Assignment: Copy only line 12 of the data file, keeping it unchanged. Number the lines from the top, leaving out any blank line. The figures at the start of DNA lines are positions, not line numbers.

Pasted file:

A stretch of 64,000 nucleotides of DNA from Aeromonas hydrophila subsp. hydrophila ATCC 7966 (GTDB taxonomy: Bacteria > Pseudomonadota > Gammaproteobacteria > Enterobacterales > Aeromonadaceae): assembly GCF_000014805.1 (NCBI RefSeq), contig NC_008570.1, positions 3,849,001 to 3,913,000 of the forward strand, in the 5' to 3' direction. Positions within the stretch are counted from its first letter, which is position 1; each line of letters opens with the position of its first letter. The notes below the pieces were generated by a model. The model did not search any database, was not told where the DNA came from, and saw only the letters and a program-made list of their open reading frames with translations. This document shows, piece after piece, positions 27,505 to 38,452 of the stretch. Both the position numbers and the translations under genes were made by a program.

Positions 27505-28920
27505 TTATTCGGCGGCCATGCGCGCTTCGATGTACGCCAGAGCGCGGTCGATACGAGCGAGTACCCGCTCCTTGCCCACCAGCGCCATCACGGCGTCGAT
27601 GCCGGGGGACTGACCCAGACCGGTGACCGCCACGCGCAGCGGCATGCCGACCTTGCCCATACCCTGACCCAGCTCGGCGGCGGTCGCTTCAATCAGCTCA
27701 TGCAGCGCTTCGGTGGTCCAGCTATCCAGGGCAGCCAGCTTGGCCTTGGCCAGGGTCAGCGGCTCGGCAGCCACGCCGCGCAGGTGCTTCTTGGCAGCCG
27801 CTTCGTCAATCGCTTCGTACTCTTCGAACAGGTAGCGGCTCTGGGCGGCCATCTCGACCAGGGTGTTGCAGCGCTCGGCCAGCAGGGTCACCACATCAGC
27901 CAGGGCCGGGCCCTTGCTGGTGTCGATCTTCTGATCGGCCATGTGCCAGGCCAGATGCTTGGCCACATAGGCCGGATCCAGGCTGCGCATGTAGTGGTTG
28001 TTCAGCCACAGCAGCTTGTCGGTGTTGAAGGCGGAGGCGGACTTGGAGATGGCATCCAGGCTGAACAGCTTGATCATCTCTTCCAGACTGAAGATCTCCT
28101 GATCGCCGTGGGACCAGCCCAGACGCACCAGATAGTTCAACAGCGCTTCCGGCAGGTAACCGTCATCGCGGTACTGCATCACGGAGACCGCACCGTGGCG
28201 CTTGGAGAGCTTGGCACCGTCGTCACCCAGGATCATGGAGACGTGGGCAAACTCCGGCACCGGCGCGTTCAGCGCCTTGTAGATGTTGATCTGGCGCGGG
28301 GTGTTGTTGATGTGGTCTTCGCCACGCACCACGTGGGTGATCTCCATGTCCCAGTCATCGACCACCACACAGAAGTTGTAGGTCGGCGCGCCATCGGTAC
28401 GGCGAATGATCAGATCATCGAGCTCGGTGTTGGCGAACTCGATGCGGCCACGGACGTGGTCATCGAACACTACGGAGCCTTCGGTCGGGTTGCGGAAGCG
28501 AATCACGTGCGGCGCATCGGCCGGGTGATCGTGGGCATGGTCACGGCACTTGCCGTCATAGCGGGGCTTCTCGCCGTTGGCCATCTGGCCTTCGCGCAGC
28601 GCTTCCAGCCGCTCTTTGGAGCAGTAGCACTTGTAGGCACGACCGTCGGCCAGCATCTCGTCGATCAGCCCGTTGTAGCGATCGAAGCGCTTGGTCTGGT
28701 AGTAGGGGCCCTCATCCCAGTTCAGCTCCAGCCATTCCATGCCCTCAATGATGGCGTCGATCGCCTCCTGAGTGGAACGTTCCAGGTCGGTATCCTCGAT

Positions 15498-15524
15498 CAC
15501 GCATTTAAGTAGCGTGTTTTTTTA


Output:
28401 GGCGAATGATCAGATCATCGAGCTCGGTGTTGGCGAACTCGATGCGGCCACGGACGTGGTCATCGAACACTACGGAGCCTTCGGTCGGGTTGCGGAAGCG